Wintry weather will be possible this weekend from the mountains into the piedmont of North and South Carolina.
While there is still high uncertainty regarding the system, confidence is slowly increasing that parts of the Carolinas may experience wintry weather this weekend. The system in question remains over the central Pacific Ocean, so it will be a while before confidence increases enough for accumulations maps.
Overall, the GFS and EURO computer models are in relatively good agreement for six days out. Both models bring a system into the west coast late in the week and move it eastward into the Gulf of Mexico. At the same time, high pressure is expected to be building in from the north, allowing for cool air at the surface to move in. Therefore, wintry weather would be possible in this set up.
Notice the split flow in the computer model. The upper level disturbance on the GFS computer model is diving into southern California. It is then expected to move into Texas and an area of low pressure may develop in the Gulf of Mexico.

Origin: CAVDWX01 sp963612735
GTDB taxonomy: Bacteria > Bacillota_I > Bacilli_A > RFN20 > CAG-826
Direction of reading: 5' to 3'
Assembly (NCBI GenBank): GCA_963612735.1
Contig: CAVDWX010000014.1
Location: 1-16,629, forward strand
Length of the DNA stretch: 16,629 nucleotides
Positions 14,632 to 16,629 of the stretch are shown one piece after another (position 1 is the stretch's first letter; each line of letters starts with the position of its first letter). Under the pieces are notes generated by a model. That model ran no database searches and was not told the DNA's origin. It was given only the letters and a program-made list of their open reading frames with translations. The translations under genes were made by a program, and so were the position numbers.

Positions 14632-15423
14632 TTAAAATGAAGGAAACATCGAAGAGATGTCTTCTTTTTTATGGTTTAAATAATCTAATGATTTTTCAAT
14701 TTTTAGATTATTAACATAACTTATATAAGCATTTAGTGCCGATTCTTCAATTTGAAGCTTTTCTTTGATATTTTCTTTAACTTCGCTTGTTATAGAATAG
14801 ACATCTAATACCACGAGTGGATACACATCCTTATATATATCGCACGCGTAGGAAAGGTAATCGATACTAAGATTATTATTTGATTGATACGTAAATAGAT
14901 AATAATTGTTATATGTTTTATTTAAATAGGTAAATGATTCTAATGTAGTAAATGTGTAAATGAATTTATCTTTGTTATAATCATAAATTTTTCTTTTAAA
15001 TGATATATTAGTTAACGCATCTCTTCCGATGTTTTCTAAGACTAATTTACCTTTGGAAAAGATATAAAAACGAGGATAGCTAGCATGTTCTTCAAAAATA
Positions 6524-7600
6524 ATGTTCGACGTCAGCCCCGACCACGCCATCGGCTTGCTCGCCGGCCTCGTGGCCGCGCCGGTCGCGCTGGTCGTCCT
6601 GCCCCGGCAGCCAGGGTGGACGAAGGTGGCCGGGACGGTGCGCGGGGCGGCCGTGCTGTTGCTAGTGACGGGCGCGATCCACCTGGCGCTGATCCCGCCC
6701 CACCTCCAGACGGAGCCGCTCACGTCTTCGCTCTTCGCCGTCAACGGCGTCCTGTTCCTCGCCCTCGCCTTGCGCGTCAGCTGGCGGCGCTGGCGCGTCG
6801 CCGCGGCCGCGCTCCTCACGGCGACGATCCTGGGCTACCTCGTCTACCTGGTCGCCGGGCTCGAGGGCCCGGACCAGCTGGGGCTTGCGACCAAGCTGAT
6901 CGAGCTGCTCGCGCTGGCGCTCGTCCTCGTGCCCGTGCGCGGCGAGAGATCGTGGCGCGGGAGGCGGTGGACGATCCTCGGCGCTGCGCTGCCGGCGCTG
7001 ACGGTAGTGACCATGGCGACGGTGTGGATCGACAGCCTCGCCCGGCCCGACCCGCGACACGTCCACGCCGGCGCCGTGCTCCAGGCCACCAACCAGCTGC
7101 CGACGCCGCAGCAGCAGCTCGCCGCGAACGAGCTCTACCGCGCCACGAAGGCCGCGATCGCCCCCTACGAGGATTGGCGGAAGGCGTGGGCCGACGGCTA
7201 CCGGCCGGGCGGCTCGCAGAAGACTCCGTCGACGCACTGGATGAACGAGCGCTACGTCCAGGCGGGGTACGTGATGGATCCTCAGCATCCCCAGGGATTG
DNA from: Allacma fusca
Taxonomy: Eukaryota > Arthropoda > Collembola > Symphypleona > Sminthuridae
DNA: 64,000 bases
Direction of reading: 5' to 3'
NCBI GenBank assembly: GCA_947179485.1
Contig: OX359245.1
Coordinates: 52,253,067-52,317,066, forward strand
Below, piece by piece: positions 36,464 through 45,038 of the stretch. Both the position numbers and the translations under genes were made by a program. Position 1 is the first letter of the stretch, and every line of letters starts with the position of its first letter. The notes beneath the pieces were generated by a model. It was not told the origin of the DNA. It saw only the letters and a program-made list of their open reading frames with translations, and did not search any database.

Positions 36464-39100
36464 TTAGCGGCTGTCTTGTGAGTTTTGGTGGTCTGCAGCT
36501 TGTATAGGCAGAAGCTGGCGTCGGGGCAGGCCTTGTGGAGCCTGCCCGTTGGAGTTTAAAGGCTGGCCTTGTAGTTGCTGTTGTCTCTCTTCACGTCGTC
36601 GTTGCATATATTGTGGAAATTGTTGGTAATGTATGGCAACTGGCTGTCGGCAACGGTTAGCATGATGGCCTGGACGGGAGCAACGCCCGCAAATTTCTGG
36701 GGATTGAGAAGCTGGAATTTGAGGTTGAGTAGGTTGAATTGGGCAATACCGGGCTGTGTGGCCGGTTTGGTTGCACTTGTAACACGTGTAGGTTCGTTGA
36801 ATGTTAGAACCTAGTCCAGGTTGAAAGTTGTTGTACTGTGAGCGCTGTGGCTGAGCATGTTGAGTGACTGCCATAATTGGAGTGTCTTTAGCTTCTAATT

The EURO computer model is in general agreement with the GFS model. Notice the upper level energy and the surface low developing Saturday morning.
While it is way too early to determine who would see snow, sleet, freezing rain, or a cold rain, the National Weather Service Weather Prediction Center shows the chance is the greatest across the mountains. Mountain locations currently have a 50-50 chance of receiving over a quarter of an inch of frozen precipitation (snow, sleet or freezing rain). The next highest location is along and north of I-85, with a 30-50% chance of receiving over a quarter of an inch of frozen precipitation.
This system will need to be watched very closely as it could cause major impacts this weekend across the Carolinas, stretching from the mountains to the coastal plains. The system is expected to have plenty of moisture with it, regardless of precipitation type.
Timing of the system is also subject to change being six days out; however, it appears the system in question would affect the Carolinas between Saturday and Sunday.
I will continue to monitor the situation and will keep you updated with the latest trends and changes in the forecast.